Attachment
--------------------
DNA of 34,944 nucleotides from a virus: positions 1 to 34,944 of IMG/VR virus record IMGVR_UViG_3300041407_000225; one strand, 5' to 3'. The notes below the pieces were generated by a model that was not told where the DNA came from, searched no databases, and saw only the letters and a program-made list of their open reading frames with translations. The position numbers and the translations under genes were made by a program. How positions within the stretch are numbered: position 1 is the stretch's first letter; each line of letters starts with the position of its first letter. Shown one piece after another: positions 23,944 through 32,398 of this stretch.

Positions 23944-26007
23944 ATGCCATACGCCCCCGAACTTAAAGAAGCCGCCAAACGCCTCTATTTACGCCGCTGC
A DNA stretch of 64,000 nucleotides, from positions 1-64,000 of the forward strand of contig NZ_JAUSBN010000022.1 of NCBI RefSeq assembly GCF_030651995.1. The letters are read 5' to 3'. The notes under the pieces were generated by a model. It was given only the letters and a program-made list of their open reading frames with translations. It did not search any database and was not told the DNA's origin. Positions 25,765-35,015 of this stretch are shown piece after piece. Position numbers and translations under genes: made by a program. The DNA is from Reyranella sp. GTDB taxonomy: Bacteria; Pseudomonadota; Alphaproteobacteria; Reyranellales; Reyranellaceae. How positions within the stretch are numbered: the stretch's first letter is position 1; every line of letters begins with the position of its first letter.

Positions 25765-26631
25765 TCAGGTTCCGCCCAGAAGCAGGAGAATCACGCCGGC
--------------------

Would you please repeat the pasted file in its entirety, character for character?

DNA of 34,944 nucleotides from a virus: positions 1 to 34,944 of IMG/VR virus record IMGVR_UViG_3300041407_000225; one strand, 5' to 3'. The notes below the pieces were generated by a model that was not told where the DNA came from, searched no databases, and saw only the letters and a program-made list of their open reading frames with translations. The position numbers and the translations under genes were made by a program. How positions within the stretch are numbered: position 1 is the stretch's first letter; each line of letters starts with the position of its first letter. Shown one piece after another: positions 23,944 through 32,398 of this stretch.

Positions 23944-26007
23944 ATGCCATACGCCCCCGAACTTAAAGAAGCCGCCAAACGCCTCTATTTACGCCGCTGC
A DNA stretch of 64,000 nucleotides, from positions 1-64,000 of the forward strand of contig NZ_JAUSBN010000022.1 of NCBI RefSeq assembly GCF_030651995.1. The letters are read 5' to 3'. The notes under the pieces were generated by a model. It was given only the letters and a program-made list of their open reading frames with translations. It did not search any database and was not told the DNA's origin. Positions 25,765-35,015 of this stretch are shown piece after piece. Position numbers and translations under genes: made by a program. The DNA is from Reyranella sp. GTDB taxonomy: Bacteria; Pseudomonadota; Alphaproteobacteria; Reyranellales; Reyranellaceae. How positions within the stretch are numbered: the stretch's first letter is position 1; every line of letters begins with the position of its first letter.

Positions 25765-26631
25765 TCAGGTTCCGCCCAGAAGCAGGAGAATCACGCCGGC